Did you know that one hundred- twenty minutes of a dose of nature is how long it takes for people to say they feel healthy and have a strong sense of well-being? A team led by Mathew White of the European Centre for Environment and Human Health at the University of Exeter conducted a study of 20,000 people and found that people who spend two hours a week in green spaces reported to be in good health both physically, mentally and emotionally. The study proved that, “Nature is not only nice to have, but it’s a benefit for physical health and cognitive function” (Robbins, 2020).
With the growing research taking place, health experts, researchers, policy makers and government officials are working together to propose changes to bring more nature into people’s everyday lives. For instance, in urban areas, cities are designing schools and office spaces with large windows, access to trees and green spaces, or blue spaces with access to aquatic environments. There has been an increased number of “forest schools”, where most of the learning takes place outdoors. In the United States, Oregon passed a bill to raise money for outdoor schools and the state of Washington became the first state to license outdoor preschools, where most of the play and learning occurs outside.
Here in our own backyard, families in New Haven county have the opportunity to sign their children up for a NatureYear program that connects children with deep, sustained and meaningful experiences with nature. This program takes place in the woods at Common Ground High School located at 358 Springside Ave in New Haven, Connecticut. Their mission is to center learning and leadership by inviting people across all ages and identities to connect to their urban environment, build community, grow into their full potential and contribute to a just and sustainable world. NatureYear provides children ages 5 to 13 an opportunity to immerse themselves in the natural world once a week instead of reporting to their usual public school or homeschooling environment. The NatureYear program has children explore the farm on campus through the gardens and animal yards. It also integrates the forest trails of West Rock Ridge State Park. NatureYear takes place outdoors all year round, in all weather conditions, and breaks the barrier of the typical school day with students in desks and teachers in the front of the room. This program gets children outside for much needed time in nature, while also valuing child voice and student led learning.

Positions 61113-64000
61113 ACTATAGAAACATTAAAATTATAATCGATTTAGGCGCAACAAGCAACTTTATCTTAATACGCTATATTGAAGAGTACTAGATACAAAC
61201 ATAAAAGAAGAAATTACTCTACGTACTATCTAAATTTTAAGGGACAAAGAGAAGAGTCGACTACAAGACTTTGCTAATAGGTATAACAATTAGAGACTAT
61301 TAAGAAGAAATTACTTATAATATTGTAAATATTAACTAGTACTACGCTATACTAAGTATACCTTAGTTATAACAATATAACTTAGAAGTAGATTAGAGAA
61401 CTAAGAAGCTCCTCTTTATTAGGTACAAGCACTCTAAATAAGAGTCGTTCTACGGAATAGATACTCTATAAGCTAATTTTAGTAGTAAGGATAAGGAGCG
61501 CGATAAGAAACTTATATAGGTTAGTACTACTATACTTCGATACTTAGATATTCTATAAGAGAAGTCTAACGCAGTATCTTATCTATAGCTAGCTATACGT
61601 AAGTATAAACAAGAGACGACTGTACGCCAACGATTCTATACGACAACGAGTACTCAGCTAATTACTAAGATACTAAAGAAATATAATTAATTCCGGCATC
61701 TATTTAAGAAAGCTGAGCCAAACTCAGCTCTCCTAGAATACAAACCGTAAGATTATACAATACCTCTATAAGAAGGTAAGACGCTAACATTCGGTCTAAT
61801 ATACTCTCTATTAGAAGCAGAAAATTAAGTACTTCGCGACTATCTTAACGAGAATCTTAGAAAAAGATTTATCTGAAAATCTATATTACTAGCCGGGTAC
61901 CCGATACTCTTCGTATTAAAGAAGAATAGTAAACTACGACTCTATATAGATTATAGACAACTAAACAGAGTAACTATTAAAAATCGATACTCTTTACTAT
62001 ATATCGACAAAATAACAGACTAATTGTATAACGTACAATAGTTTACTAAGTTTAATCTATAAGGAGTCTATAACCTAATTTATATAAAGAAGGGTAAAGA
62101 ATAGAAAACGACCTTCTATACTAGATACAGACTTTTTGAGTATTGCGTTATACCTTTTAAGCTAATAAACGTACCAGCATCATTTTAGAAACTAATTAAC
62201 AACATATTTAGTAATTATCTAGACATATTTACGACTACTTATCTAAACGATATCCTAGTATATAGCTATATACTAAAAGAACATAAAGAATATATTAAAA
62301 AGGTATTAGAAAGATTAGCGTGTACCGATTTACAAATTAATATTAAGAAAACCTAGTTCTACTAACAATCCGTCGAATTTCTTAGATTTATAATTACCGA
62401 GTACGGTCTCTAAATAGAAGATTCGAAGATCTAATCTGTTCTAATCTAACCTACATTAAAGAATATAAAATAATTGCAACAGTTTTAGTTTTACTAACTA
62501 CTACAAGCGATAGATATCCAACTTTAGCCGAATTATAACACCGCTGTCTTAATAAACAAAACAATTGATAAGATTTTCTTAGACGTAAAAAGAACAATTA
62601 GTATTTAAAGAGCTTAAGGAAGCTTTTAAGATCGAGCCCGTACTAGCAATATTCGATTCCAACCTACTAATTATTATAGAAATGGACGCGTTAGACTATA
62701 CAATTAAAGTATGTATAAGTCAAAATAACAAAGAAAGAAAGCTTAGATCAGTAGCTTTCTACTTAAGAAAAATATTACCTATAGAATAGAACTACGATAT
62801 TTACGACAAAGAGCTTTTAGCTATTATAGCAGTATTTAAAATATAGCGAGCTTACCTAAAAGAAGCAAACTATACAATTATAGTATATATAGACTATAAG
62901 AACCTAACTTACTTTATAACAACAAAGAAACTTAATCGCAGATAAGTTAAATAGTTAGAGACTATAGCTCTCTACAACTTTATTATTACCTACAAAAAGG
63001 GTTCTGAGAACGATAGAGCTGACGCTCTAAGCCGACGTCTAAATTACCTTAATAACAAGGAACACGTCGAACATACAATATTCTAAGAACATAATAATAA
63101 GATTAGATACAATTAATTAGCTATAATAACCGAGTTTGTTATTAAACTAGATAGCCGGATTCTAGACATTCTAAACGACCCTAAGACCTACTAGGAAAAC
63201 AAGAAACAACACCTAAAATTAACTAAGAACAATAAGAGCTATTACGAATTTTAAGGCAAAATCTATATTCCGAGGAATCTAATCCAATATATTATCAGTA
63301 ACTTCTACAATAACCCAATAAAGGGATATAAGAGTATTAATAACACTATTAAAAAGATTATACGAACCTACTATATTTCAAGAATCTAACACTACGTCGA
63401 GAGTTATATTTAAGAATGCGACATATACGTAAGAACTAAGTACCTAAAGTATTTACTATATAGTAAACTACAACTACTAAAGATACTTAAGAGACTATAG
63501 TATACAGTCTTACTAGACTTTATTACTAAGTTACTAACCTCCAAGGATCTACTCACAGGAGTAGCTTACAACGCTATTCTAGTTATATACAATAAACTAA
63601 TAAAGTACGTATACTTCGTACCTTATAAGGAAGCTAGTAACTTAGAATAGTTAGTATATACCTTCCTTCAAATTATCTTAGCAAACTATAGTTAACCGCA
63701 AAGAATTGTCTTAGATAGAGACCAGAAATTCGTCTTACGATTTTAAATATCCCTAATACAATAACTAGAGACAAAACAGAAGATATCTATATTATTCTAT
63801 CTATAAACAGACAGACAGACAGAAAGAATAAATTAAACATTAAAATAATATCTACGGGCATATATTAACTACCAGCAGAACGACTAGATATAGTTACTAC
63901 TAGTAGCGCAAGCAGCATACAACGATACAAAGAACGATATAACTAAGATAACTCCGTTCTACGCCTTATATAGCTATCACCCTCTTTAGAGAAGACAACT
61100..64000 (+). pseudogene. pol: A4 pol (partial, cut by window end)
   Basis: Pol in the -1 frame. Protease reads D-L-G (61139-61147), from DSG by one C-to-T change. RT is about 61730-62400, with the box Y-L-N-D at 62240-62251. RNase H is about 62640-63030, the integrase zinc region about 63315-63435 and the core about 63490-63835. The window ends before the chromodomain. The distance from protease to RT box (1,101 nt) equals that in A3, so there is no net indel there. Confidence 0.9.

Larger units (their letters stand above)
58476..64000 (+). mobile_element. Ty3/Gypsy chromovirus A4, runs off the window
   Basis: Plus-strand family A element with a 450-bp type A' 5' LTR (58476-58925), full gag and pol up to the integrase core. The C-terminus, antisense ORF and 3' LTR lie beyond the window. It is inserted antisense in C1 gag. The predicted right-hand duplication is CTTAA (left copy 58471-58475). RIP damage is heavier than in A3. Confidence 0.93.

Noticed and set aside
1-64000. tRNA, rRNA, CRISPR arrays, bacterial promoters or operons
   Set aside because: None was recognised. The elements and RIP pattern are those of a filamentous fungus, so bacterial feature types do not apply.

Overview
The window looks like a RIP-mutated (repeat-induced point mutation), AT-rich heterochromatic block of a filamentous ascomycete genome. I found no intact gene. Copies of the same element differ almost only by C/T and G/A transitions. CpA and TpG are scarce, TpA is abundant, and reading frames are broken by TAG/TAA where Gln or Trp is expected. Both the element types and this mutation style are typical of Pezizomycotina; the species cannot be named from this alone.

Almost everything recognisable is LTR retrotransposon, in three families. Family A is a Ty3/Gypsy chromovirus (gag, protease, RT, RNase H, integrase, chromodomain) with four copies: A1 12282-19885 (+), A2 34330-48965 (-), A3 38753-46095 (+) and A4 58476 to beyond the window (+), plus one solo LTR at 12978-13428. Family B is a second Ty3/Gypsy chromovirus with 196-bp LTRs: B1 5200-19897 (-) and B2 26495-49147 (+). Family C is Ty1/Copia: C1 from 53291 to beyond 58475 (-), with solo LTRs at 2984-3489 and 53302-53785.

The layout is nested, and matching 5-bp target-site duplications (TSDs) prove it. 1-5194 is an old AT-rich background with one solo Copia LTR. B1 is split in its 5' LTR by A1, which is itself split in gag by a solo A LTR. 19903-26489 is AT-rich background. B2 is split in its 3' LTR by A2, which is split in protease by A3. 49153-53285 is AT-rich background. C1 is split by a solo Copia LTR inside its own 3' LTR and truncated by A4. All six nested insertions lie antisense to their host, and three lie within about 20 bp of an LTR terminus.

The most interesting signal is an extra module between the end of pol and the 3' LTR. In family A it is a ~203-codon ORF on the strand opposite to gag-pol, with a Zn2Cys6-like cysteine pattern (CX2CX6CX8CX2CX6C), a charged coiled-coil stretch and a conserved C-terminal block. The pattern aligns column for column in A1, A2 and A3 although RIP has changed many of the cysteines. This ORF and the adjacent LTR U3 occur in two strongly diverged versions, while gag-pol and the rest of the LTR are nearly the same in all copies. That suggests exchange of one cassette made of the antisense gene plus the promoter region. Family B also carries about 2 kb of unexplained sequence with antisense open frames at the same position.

The NatureYear program has found that students that attend this program report to have an increase in self-confidence and enthusiasm for new things. Their teachers have observed that students are asking new kinds of questions, becoming risk takers with new things and developing a positive relationship with nature.
Taking the Classroom Outdoors
There have been many studies done over recent years that have proven that students who spend time outdoors during the school day are more likely to perform better in school in different ways. Ming Kou, a researcher that leads the Landscape and Human Health Laboratory at the University of Illinois at Urbana- Champaign, found that people who are exposed to being outdoors, correlate to reduced AD/HD symptoms, aggression and other mental and physical health indicators. She has found that nature does not just benefit a child’s mental health, but their ability to learn as well (Kou, 2019).